Up at 3 a. m. After breakfast we packed eatables, and started for Lanes. The team and waggon was brought up last night. It was cold, but we took a lot of blankets and my comfort to wrap around us, so we did not mind the cold. The three miles ride to Lanes was truly grand. The sun was not up, but the gaily colored clouds were georgeous. No one said “Morning red will bring down rain upon his head.” Although some of us may have thought of it. We reached Lanes at sunrise. Mr. Stafford got in, It was his team, and he drove. The Ninnescah was low, and we had no trouble to fording it So different from last April.
After we reached the trail it clouded over, and became very windy. The trail was good traveling, yet the 20 miles to Wichita, in a big waggon was a long ride. The wind was so strong, it blew the dried cow chips on edge, and they rolled along on the trail like wheels. Philip told me that hearders and travalers, when out of wood, gathered them and burned them. In Whichita we sat in the waggon and ate our dinner of roast goose, chicken and pie, that we had brought along. We had our drafts cashed, and about 3 p. m. we started toward Augusta.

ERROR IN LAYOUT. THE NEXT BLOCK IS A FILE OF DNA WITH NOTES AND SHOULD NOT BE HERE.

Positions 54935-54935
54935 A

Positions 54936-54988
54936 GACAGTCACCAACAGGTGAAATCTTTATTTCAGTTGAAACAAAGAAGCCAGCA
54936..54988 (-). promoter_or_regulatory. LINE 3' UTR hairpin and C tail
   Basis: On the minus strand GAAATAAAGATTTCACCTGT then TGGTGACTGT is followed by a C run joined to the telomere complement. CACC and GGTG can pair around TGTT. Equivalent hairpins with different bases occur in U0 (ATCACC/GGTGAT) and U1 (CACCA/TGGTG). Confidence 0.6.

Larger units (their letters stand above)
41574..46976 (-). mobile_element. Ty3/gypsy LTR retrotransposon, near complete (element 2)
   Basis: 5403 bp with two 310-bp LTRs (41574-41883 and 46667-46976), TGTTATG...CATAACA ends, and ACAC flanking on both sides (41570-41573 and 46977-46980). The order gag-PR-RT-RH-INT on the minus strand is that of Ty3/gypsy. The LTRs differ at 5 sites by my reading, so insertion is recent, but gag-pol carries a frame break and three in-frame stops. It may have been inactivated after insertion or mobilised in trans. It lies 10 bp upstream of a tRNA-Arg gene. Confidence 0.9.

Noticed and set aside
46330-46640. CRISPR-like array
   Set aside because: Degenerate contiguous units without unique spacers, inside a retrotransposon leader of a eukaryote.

Night came on. Not being in sight of timber, we camped by a hay stack. It was too windy to make fire, so we had a cold supper, after which they put the waggon cover on which was a shelter from the wind. I slept in the waggon, and the boys by the stack.
*(kansasmemory.org, Kansas State Historical Society, copy and reuse restrictions apply)